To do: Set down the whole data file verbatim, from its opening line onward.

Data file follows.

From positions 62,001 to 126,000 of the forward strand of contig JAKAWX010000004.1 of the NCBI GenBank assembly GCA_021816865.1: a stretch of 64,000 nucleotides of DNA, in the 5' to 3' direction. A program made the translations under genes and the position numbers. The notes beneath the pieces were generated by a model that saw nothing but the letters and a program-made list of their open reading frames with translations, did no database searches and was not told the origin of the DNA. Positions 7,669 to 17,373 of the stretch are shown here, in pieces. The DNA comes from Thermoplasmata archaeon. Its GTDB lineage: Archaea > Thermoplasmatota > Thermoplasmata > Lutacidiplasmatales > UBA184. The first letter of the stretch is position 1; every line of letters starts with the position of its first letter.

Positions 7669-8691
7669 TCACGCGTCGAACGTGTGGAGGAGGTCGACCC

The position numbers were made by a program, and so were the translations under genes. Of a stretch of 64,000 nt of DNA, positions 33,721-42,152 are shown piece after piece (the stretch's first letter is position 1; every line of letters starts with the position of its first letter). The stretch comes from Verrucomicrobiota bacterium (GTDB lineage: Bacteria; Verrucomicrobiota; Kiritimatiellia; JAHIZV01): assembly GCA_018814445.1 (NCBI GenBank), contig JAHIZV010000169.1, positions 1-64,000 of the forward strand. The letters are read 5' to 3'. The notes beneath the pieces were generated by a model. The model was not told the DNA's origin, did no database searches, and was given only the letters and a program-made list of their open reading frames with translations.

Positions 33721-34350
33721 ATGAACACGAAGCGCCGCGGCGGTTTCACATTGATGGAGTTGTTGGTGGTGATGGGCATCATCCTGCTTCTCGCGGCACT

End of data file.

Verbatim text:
From positions 62,001 to 126,000 of the forward strand of contig JAKAWX010000004.1 of the NCBI GenBank assembly GCA_021816865.1: a stretch of 64,000 nucleotides of DNA, in the 5' to 3' direction. A program made the translations under genes and the position numbers. The notes beneath the pieces were generated by a model that saw nothing but the letters and a program-made list of their open reading frames with translations, did no database searches and was not told the origin of the DNA. Positions 7,669 to 17,373 of the stretch are shown here, in pieces. The DNA comes from Thermoplasmata archaeon. Its GTDB lineage: Archaea > Thermoplasmatota > Thermoplasmata > Lutacidiplasmatales > UBA184. The first letter of the stretch is position 1; every line of letters starts with the position of its first letter.

Positions 7669-8691
7669 TCACGCGTCGAACGTGTGGAGGAGGTCGACCC

The position numbers were made by a program, and so were the translations under genes. Of a stretch of 64,000 nt of DNA, positions 33,721-42,152 are shown piece after piece (the stretch's first letter is position 1; every line of letters starts with the position of its first letter). The stretch comes from Verrucomicrobiota bacterium (GTDB lineage: Bacteria; Verrucomicrobiota; Kiritimatiellia; JAHIZV01): assembly GCA_018814445.1 (NCBI GenBank), contig JAHIZV010000169.1, positions 1-64,000 of the forward strand. The letters are read 5' to 3'. The notes beneath the pieces were generated by a model. The model was not told the DNA's origin, did no database searches, and was given only the letters and a program-made list of their open reading frames with translations.

Positions 33721-34350
33721 ATGAACACGAAGCGCCGCGGCGGTTTCACATTGATGGAGTTGTTGGTGGTGATGGGCATCATCCTGCTTCTCGCGGCACT